ESA title
Science & Exploration

Monday 6 June

06/06/2011 663 views 1 likes
ESA / Science & Exploration / Human and Robotic Exploration / Research

Day 1 of the Partial gravity parabolic flight campaign.

The atmosphere is friendly and bubbly at the most famous weightlessness port in Europe. Here at the Mérignac-Bordeaux airport, France, over one hundred people are rushing to get everything ready for the big day.

Tool boxes widely open, cables on the floor, electrode patches, camping chairs… The backstage of this unprecedented parabolic flight campaign can look like a messy garage, but the scientific experiments are in perfect order.

Mechanical and electrical experts reviewed the thirteen experiments inside the aircraft. One by one, all of them received the green light to fly.

Preparing the experiments
Preparing the experiments

There are quite a few frequent flyers among the scientists, and some of them are proud to say that they have logged more that six hundred parabolas. However, the challenge is new for everybody – for the first time, the plane will create reduced gravity conditions like those on the Moon and Mars.

Safety briefing
Safety briefing

Even for the pilots this is a new experience. During today’s compulsory briefing, they gave information about the flight maneuvers for each gravity level and the safety procedures.

A key concern for the experimenters is motion sickness and ways to avoid it. This awkward side effect is not yet fully understood, so the same advice was repeated all over the talks: do not move your head. And remember, if the dizziness comes, there are no toilets on board.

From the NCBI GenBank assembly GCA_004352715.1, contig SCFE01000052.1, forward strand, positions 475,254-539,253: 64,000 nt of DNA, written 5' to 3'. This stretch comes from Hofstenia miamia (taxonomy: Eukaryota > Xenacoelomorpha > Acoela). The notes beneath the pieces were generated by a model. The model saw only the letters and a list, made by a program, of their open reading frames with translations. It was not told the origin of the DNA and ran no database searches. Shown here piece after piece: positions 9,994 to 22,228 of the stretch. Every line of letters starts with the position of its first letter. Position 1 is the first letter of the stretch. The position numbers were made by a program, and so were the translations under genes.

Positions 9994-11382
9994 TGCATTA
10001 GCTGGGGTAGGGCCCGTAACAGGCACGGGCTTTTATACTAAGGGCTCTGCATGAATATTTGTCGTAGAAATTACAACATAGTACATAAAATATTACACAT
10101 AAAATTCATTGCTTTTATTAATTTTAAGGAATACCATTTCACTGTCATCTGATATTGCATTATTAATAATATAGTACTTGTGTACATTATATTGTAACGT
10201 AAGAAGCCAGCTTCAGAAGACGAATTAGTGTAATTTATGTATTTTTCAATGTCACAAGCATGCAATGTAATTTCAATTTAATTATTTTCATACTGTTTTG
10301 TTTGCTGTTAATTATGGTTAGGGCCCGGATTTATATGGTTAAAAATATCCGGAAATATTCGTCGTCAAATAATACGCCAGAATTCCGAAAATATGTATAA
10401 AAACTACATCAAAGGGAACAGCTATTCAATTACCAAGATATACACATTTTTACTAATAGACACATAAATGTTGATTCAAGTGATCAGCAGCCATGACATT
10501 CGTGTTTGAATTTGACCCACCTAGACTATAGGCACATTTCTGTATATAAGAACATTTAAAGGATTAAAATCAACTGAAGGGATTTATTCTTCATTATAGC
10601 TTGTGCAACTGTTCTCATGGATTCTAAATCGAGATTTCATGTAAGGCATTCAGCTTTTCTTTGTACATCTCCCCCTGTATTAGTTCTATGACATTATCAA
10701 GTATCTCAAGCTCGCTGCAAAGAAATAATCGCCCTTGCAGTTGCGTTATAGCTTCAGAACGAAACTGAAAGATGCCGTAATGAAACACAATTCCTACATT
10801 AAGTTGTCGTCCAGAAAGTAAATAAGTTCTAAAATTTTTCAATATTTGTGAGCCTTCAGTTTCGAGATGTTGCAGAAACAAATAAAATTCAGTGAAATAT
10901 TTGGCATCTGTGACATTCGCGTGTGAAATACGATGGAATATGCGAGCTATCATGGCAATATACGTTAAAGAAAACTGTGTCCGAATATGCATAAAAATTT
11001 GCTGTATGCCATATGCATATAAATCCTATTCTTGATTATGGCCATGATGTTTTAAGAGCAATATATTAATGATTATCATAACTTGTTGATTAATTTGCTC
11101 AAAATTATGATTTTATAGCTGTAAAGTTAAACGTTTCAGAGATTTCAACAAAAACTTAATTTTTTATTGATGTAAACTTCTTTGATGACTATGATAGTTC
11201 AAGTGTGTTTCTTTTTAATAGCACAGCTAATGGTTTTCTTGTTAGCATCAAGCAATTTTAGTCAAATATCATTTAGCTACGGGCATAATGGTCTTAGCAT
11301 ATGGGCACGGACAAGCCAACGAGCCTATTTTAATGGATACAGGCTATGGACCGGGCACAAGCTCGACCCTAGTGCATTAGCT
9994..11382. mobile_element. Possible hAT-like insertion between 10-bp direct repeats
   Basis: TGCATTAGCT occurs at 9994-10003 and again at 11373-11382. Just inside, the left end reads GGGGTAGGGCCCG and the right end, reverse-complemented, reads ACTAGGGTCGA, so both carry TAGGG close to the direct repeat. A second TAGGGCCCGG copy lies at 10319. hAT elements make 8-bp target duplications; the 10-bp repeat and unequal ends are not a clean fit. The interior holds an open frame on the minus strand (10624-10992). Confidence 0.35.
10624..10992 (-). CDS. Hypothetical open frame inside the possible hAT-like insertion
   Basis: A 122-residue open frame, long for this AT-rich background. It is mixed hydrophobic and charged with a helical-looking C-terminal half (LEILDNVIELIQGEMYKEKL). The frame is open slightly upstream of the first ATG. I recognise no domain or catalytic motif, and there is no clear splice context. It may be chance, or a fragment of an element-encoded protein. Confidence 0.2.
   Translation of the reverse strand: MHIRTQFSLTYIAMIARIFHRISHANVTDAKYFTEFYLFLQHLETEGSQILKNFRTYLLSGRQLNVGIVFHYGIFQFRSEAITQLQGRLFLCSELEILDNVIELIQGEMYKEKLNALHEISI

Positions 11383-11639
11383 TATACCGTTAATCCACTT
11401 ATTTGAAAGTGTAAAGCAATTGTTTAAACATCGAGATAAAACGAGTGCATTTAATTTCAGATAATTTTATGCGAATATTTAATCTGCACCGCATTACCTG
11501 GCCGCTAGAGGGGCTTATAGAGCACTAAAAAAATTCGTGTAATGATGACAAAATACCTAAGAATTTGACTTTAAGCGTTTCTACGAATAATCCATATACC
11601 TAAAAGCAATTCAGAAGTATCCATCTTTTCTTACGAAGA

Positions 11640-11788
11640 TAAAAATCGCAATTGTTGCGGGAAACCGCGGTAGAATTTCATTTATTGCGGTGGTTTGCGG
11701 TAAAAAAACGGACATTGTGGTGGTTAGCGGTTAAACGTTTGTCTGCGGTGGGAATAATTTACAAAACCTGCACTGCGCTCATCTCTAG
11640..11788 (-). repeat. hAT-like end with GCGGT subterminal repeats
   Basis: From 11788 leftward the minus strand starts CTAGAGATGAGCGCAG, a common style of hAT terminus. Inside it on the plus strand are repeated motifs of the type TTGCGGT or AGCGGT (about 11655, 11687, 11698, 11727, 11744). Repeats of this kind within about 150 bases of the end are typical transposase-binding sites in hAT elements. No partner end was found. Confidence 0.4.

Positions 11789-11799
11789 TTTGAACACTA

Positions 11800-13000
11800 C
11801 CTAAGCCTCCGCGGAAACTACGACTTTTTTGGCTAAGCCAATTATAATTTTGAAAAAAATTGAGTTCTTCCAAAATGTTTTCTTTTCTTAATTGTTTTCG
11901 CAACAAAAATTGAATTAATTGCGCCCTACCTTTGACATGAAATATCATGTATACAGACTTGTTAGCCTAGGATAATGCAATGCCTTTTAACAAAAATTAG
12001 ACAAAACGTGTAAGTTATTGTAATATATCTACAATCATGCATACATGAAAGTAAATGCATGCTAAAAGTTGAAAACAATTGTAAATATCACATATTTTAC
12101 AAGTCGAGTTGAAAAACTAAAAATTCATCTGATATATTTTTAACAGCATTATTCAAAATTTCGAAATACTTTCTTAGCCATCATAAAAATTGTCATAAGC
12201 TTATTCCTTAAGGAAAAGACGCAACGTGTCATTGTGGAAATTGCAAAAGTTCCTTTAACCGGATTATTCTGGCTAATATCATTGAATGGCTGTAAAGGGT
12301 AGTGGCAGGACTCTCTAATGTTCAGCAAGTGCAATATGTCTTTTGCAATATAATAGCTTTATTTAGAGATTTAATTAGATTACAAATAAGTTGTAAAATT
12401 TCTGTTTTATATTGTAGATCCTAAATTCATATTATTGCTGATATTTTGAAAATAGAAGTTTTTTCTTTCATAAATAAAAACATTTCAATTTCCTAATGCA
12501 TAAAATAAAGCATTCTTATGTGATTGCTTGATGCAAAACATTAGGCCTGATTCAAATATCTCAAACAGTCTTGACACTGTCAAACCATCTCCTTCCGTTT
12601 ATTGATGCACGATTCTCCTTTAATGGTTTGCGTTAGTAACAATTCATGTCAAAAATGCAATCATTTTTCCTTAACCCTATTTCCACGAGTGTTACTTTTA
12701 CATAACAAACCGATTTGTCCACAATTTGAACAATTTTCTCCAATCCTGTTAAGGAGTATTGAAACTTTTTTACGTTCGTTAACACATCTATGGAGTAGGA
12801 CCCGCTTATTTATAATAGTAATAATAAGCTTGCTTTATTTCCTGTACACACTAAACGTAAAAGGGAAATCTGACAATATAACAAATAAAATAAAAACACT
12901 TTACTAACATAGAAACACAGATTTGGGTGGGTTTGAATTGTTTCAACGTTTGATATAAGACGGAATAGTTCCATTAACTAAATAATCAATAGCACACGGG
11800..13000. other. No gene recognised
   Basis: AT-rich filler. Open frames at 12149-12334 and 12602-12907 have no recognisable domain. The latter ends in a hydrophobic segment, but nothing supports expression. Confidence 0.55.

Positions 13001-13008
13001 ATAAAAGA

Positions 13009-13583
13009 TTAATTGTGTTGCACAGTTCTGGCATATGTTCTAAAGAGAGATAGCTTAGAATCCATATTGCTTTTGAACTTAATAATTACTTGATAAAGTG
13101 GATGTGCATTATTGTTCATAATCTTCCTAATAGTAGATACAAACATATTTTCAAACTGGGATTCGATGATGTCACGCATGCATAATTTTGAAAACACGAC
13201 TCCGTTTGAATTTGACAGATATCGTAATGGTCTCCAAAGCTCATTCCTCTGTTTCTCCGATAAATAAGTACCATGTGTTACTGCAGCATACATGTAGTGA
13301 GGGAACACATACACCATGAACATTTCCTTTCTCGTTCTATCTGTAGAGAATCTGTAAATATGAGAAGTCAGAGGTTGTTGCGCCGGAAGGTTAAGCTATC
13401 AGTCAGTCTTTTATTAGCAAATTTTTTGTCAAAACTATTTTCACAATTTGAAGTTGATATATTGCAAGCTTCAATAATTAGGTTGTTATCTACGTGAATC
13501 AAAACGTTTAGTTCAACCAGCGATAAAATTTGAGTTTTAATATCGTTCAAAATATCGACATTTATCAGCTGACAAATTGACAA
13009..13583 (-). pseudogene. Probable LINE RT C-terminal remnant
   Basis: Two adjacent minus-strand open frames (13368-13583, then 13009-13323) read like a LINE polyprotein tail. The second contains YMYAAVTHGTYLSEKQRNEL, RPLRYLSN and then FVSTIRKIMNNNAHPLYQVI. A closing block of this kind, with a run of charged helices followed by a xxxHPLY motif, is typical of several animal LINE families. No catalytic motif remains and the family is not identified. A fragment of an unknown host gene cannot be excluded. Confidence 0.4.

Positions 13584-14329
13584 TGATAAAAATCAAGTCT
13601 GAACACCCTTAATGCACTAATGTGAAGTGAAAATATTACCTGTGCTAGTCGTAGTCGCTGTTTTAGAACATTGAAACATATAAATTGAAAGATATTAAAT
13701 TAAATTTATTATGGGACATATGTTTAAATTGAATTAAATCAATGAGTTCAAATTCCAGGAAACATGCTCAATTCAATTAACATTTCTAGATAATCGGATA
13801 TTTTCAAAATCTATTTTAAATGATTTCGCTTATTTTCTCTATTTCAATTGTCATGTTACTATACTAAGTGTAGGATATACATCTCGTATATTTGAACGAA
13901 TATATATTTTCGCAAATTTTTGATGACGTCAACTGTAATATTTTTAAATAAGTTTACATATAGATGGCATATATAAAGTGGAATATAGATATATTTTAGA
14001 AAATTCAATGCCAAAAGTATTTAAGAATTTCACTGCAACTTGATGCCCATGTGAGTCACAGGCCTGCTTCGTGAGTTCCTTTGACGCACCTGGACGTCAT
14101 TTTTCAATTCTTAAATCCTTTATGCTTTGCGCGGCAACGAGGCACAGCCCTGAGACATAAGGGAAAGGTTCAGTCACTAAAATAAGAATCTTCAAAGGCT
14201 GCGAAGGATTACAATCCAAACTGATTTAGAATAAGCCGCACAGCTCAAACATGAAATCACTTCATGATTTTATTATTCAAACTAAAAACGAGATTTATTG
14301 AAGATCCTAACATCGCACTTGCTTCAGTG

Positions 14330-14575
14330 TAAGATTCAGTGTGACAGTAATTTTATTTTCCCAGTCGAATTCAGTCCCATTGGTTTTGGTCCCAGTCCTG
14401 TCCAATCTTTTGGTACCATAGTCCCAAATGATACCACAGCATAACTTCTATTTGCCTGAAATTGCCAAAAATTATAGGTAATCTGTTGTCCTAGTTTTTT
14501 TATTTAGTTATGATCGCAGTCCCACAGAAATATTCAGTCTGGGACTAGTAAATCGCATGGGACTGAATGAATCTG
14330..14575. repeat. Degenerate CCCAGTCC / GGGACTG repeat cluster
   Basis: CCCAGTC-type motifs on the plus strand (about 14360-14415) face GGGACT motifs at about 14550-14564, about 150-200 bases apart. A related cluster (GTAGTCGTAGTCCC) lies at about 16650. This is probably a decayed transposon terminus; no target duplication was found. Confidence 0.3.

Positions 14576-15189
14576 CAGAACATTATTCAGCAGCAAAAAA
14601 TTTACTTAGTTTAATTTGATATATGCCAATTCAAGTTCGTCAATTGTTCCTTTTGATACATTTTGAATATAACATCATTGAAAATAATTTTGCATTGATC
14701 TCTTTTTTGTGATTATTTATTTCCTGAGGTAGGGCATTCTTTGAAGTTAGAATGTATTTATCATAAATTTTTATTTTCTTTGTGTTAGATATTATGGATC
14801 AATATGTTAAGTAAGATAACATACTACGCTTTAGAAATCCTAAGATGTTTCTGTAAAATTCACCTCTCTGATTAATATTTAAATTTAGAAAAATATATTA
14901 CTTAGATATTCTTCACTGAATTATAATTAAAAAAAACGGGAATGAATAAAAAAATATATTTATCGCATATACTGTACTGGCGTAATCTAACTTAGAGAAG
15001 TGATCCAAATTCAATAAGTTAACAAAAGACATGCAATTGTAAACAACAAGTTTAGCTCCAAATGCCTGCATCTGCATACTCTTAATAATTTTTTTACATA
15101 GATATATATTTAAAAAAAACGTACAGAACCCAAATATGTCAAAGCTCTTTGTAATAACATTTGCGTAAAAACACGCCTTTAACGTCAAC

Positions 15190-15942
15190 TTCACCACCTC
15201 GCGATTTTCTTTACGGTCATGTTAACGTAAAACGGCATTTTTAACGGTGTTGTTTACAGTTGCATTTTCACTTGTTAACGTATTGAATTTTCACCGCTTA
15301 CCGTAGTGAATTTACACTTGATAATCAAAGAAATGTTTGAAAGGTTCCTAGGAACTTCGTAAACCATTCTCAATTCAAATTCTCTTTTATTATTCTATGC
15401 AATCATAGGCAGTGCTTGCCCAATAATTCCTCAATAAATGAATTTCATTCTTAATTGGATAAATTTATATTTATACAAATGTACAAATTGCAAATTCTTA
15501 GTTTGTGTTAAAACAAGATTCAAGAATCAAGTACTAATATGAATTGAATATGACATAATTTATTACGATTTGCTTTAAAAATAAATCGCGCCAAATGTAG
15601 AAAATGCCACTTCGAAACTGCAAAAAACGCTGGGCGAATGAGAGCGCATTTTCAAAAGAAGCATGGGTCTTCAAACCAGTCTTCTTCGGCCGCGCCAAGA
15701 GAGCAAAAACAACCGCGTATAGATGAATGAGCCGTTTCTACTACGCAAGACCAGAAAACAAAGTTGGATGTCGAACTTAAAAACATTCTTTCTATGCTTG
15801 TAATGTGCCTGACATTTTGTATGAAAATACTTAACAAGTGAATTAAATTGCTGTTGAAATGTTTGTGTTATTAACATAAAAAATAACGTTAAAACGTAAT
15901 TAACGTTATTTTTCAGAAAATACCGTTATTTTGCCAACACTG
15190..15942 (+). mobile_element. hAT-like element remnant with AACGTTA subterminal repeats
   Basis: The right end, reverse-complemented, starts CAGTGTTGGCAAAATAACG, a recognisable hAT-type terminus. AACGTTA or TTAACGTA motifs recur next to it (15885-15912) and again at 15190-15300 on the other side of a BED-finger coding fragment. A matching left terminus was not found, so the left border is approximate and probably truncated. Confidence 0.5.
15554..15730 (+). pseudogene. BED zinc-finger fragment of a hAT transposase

Europe’s ‘Zero-G’ Airbus will take 40 passengers and thirteen experiments on board each day of the campaign.

From left: Ulrike Friedrich, Vladimir Pletser and Sébastien Rouquette
From left: Ulrike Friedrich, Vladimir Pletser and Sébastien Rouquette

“This campaign gives us a new dimension for research,” says the DLR project manager Ulrike Friedrich, who started to work on parabolic flights back to 1999.

The three agencies – ESA, DLR and CNES – are working together for the first time with a truly cooperative approach.

“We are here to support the new generation of scientists, to help them to carry out hands on science and exchange knowledge,” explains Ulrike.

Scientists look busy rather than nervous. Young, yet confident partial gravity passengers can hardly wait to experience the moment.

Tomorrow, on Tuesday, everything will be different. They will go to the Moon and Mars on a parabolic voyage.

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